The Albanian-born nun, who has ministered to Calcutta's poor for 46 years, is battling against malaria, which causes her fragile heart to stop every time the fever rises. If she lives, she will be 86 on Tuesday.
Despite the prayers, Mother Teresa was "sinking fast", one doctor said. "We put her off the respirator but she worsened immediately," he added.
Twice before in recent years she has fallen critically ill and rallied. She was fitted with a pacemaker in 1992. But this time, doctors at Calcutta's Woodlands Nursing Home rate her chances of survival at 50-50.
Hundreds of well-wishers were keeping vigil outside. The clinic is as good as any in London, and some of India's best heart and lung specialists hovered by her bedside in the intensive care unit.
Mother Teresa was slipping in and out of consciousness, and it was not known whether she was aware of a visit by Jyoti Basu, the Communist Chief Minister of West Bengal, who has been both her adversary and reluctant admirer for decades. In Calcutta she and her nuns have been doing the work of caring for the poor and dispossessed, which glaringly underlines all that the Communist state government has failed to do.
Yet the gratitude Calcuttans feel for Mother Teresa for bringing light to the dark corners of the city's slums is mixed with some resentment. Bengalis are proud of their capital, and are pained that the world knows it only as irredeemably wretched, a theatre of horrors in which the nun, who is sure to be proposed for canonisation immediately after her death, performs her miracles.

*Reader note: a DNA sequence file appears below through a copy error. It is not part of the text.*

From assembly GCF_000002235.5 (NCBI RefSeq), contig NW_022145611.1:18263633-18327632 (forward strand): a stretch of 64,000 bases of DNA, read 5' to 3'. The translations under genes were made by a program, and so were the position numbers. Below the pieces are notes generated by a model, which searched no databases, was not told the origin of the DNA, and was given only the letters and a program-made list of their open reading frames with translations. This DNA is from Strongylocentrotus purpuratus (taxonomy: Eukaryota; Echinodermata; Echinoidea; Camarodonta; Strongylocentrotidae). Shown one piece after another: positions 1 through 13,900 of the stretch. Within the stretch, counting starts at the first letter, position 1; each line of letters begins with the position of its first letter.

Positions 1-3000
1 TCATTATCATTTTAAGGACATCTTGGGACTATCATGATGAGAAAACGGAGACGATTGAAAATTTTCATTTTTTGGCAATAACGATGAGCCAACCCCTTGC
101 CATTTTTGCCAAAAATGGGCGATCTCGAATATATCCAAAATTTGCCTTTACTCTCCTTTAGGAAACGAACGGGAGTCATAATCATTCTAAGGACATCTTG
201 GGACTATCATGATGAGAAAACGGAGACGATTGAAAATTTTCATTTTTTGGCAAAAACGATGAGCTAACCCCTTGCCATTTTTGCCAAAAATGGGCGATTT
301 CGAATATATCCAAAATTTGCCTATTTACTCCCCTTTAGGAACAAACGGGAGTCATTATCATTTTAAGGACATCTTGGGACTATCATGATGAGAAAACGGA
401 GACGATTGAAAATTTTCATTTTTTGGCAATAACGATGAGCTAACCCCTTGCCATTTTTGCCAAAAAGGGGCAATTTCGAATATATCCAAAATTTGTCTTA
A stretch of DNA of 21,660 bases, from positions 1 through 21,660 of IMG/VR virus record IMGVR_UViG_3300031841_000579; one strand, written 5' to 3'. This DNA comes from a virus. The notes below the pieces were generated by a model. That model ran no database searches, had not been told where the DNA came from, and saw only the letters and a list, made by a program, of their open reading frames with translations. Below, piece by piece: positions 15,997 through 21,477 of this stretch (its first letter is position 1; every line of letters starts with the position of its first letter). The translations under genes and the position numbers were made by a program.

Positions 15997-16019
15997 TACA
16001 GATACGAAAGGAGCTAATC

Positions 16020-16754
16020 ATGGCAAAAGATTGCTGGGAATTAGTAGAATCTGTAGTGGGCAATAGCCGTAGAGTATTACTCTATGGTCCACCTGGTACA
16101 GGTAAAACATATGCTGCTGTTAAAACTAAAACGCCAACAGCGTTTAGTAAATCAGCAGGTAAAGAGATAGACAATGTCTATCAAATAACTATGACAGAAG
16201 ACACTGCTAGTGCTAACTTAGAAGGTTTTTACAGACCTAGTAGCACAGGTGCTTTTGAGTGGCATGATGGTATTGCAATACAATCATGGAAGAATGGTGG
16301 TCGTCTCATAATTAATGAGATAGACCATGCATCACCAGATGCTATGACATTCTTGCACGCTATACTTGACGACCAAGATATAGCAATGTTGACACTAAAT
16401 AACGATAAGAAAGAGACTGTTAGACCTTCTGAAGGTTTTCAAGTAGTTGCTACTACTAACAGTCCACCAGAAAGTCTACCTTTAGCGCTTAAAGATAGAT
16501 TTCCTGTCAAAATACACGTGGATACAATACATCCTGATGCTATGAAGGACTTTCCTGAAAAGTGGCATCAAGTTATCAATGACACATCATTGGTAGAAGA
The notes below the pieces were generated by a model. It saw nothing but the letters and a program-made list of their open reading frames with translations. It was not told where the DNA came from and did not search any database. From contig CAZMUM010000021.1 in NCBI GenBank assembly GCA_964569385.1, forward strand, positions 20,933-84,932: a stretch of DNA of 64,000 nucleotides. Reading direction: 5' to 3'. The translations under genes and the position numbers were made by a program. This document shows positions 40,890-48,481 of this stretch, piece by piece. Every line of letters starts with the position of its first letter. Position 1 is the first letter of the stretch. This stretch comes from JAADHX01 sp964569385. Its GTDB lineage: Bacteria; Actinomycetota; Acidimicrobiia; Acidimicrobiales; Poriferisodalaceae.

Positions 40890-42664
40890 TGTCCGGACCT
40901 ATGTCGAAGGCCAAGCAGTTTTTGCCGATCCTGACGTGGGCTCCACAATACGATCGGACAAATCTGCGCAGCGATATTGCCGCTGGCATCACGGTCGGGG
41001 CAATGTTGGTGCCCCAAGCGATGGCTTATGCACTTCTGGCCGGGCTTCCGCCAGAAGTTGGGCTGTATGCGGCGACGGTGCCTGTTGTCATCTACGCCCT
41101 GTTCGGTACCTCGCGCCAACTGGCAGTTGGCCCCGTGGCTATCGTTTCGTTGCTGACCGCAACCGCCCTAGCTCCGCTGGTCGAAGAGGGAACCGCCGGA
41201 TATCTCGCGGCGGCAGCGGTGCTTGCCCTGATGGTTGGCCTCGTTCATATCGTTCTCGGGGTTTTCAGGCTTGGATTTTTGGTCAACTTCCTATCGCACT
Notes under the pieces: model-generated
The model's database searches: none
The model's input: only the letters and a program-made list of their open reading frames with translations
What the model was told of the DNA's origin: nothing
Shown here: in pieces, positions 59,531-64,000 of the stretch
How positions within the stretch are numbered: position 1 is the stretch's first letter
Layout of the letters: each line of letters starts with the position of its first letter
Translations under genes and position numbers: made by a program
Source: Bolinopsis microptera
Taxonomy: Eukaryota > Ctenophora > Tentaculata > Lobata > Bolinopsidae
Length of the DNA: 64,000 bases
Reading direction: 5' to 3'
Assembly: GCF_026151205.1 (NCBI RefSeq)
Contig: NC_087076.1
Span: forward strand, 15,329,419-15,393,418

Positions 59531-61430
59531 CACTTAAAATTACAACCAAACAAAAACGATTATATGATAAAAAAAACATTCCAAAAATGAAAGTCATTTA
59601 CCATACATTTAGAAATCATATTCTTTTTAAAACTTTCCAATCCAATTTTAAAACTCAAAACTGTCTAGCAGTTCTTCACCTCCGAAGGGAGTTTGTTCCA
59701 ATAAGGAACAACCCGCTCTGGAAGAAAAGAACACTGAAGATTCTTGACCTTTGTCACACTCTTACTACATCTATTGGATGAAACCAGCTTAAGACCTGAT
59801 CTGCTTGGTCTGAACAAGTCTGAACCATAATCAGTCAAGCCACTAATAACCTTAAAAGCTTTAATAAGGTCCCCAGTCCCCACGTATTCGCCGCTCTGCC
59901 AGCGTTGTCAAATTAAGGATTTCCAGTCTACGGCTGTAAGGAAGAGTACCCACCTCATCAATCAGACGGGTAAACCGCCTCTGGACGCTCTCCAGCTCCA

Yet during her years in Calcutta, Mother Teresa has touched thousands of lives. She received "the call" to leave the security of the convent after she found a woman lying in a sewer too ill to fend off the ants and rats devouring her face. Since then she and her sisters have cared for a multitude of needy around the world, Christians, Muslims and Hindus alike.
She and her charity workers have fed half a million families, taught more than 20,000 slum children and treated more than 90,000 leprosy patients in hundreds of centres around the world including some in Britain. "God wants me to be poor and to love Him in the distressing disguise of the poorest of the poor," she once said.
Neither the Catholic Church nor her admirers want the flame of her kindness extinguished; yet Mother Teresa seems so strong in her faith and frail in body that she might prefer death to a life-support machine.